The Proposition

This land will be civilized.

Action Adventure Crime
104 min     7.036     2005     Australia


In 1880s Australia, a lawman offers renegade Charlie Burns a difficult choice. In order to save his younger brother from the gallows, Charlie must hunt down and kill his older brother, who is wanted for rape and murder. Venturing into one of the Outback's most inhospitable regions, Charlie faces a terrible moral dilemma that can end only in violence.


Per Gunnar Jonsson wrote:
Well, no matter how I rate this movie a lot of people are going to say that my rating is wrong. That is something that you probably can say about any rating for any movie. I feel it is especially true as far as this movie goes though. As you can see from my rating I was not exactly thrilled by the movie. That does not mean that it is a bad movie. Again, this you can say about a lot of ratings, especially my ratings. Okay, I guess I have confused everyone enough now so let me try to explain. As a piece of cinematic art this movie is excellent. The acting is quite good. I especially liked John Hurt as the literate bounty hunter but most of the main characters where performing admirably. The scenery is wonderful. The Australian outback makes for a excellent backdrop and it is indeed a nice change from the classical North American western sceneries. As a movie it falls flat though. In my opinion a movie should at least try to tell a story. Even if it aspires to be a piece of art it should try and tell a story that the audience can, in one way or another, follow. This movie have a basic idea of a story but it does not really tell a story. We never get to know who the bad guys really are, what they really did, except for a bunch of hints about killing and rape, or why. Heck, we never actually get to know of the guy the flogged to death where really taking part in the deed or not. Throughout the movie the bad guys are supposedly hiding in some place where it is impossible to get them so the main character tries to get the bad guys brother to kill him. Not very plausible at all. The governor, Eden Fletcher played by David Wenham, or whatever he as supposed to be was pretty much an asshole. Okay every movie has to have one but his role was never really developed. Once he managed to get the young kid, innocent or not, flogged we really do not see much of him for the rest of the movie. The end of the movie is much the same as the rest of the movie. Cinematically excellent but not much of a story. There is no real conclusion. It just ends in a sequence of well done scenes but without any real story behind it. Maybe I’m a too simple mind when it comes to these kind of movies but I, even though I appreciated the graphics that was shown on my TV-screen, I did not really enjoy it as a movie.
Kenneth Axel Carlsson wrote:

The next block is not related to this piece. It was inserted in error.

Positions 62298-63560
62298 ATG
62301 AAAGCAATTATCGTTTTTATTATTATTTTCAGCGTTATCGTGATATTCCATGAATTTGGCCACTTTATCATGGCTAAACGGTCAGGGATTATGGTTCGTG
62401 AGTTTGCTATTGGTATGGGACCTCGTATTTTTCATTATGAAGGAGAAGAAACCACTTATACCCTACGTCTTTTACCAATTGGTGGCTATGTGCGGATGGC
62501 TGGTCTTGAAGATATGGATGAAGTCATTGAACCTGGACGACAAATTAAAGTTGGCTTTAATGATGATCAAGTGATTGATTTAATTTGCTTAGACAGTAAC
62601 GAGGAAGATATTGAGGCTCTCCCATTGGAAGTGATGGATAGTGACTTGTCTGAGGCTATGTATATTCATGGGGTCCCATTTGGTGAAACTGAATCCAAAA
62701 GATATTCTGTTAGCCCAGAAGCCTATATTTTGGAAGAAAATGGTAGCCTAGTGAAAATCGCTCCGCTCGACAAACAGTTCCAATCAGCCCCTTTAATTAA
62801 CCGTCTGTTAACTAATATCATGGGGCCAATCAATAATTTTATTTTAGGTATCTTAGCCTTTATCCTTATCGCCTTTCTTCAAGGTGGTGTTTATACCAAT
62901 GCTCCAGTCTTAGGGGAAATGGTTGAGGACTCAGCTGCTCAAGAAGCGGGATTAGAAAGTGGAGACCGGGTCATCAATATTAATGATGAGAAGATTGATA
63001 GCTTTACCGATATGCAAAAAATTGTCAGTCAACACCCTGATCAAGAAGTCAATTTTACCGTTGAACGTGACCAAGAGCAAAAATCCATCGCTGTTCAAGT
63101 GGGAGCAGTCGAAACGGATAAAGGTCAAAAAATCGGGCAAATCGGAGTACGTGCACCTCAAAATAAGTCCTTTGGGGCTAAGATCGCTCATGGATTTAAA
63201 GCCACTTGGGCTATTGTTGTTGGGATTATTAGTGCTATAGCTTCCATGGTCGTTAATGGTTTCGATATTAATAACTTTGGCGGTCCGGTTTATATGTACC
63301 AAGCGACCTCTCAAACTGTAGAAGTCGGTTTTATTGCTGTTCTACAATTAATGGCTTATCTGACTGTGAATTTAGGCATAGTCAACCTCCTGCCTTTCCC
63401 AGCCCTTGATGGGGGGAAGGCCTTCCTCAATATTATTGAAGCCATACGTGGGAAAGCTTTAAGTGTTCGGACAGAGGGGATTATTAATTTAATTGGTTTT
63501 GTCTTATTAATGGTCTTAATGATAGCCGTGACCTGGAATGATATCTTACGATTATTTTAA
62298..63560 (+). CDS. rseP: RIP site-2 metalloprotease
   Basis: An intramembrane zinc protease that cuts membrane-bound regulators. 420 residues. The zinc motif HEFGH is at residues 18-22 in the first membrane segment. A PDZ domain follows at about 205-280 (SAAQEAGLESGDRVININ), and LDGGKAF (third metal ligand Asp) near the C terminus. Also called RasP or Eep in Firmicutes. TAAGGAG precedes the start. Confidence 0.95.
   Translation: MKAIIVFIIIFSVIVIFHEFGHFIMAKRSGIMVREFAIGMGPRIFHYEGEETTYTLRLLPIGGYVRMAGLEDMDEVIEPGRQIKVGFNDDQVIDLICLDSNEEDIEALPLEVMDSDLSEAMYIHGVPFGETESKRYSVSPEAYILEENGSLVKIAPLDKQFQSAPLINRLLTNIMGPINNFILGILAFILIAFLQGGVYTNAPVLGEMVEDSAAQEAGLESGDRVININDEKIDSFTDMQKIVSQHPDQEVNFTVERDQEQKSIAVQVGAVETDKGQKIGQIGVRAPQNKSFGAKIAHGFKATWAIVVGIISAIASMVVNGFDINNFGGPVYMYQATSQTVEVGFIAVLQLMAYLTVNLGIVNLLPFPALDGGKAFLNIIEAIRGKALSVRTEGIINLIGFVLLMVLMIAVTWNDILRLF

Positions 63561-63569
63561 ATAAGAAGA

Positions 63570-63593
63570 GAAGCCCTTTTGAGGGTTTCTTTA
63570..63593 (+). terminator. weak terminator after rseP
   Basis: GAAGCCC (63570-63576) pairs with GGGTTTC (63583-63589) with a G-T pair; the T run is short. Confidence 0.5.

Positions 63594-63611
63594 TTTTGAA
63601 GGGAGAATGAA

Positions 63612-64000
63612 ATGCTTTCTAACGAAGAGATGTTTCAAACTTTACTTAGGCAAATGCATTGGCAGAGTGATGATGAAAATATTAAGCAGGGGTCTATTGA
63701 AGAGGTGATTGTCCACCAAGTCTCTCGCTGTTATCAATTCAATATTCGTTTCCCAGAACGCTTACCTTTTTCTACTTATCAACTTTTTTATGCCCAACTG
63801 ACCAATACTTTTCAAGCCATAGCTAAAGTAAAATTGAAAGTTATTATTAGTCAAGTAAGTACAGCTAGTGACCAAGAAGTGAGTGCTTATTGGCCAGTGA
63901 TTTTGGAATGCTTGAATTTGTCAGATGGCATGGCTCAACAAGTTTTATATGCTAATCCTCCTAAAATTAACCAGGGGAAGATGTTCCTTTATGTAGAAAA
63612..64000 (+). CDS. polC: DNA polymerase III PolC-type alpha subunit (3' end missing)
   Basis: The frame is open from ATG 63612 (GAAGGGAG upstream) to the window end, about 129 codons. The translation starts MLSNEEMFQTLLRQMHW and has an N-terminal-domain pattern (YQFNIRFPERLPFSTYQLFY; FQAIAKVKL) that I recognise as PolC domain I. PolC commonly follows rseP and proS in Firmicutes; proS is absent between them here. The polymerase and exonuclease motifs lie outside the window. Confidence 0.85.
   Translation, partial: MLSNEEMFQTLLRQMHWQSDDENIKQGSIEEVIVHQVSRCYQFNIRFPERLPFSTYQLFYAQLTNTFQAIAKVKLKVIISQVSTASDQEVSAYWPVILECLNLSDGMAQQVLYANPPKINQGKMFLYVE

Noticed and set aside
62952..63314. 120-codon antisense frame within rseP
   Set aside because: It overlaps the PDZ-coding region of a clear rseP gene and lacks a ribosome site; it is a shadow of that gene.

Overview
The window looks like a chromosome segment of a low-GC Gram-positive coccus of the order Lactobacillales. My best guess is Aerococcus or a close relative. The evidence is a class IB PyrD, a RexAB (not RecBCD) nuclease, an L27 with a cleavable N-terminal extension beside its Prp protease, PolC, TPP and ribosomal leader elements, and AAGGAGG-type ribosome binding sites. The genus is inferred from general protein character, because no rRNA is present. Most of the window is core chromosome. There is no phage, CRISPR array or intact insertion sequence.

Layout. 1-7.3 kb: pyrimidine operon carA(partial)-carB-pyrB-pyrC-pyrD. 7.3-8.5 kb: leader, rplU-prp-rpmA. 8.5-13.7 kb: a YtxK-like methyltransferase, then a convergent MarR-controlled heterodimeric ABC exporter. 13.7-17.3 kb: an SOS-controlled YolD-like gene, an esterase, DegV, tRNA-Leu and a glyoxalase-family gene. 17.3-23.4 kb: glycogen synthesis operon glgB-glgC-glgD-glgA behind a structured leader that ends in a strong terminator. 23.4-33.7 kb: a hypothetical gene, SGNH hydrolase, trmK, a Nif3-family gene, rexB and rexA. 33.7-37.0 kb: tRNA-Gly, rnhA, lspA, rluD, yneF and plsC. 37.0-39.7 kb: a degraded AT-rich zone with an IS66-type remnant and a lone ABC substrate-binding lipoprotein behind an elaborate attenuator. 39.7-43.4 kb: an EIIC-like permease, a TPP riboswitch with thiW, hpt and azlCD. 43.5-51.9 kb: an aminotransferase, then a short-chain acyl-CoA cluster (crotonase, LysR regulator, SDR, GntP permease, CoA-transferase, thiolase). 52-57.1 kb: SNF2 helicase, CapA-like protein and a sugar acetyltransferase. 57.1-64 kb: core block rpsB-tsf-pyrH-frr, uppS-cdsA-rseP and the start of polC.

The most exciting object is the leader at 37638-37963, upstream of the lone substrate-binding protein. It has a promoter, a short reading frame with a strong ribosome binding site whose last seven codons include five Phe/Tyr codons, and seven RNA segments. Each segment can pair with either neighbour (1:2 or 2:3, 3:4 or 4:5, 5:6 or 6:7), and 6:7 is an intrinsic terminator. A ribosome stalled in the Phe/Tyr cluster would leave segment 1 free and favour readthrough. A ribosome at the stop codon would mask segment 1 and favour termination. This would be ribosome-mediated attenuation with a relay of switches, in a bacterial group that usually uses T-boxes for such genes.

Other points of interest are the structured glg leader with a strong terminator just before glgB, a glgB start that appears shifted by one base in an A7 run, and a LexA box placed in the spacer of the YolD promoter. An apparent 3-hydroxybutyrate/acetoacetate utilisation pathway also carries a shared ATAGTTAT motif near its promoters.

Australia. A man looking to catch a criminal by the name of Arthur Burns (the head of the Burns Gang). He catches his brothers instead, and offers the elder brother (Guy Pearce) a deal. A proposition. Bring him Arthur Burns, the man who raped and killed Eliza Hopkins. And to make sure that Charlie will honor the deal, he keeps the youngest brother, Mikey. The stage is set early on in the movie, and yet, this is more than just a simple story about a gang of criminals and the law enforcers who are chasing them down, this is a story about a country being created, about the fight for survival in a strange land. About justice and peace of mind. Nick Cave wrote the screenplay, and also most of the music. This gives us a hint that it is not going to be your average movie, but something... more, something different. We can also expect the sound to be spectacular and forceful, and indeed, it is. The music here very much reminded me of the music in There Will Be Blood by Paul Thomas Anderson, extraordinary and... haunting really. But it doesn't stop at the music, the visual side of the movie is rather stunning in a haunting way as well, dirty and dusty all the way through. I love when a movie has a distinct visual style and rhythm, and this one does. The movie starts out with a bang, as the law enforcers hunt down the two younger brothers, Charlie and Mikey, but as soon as Charlie is given the proposition, it slows down considerably and branches out to tell two stories, that of Charlie hunting down his brother, but also that of Captain Stanley and his wife, two opposing forces. This guy clearly has demons of his own, and is looking for justice to be served. I love the pace in this movie, it wants to tell its story just right. The cast is a great one, as mentioned Guy Pearce plays one of the Burns brothers, together with Danny Huston. These guys are dirty and bend on doing whatever it takes to survive. Captain Stanley is played by the amazing Ray Winstone. He plays the role with a quietness and a subtlety that surprised me. He is the hero of the story, at least for me, and wants only justice to be served. In other parts we see David Wenham and John Hurt, both delivering quirky and interesting characters. A great movie needs a great cast, and this one most certainly have that. _Last words... this movie does not compromise. It is honest, it is dark and it forces you to think about right and wrong. How does one identify a criminal and what forces people to do evil deeds? Nothing is simple really, and it shouldn't be. Most people have both light and darkness within them, and that is the case in this movie._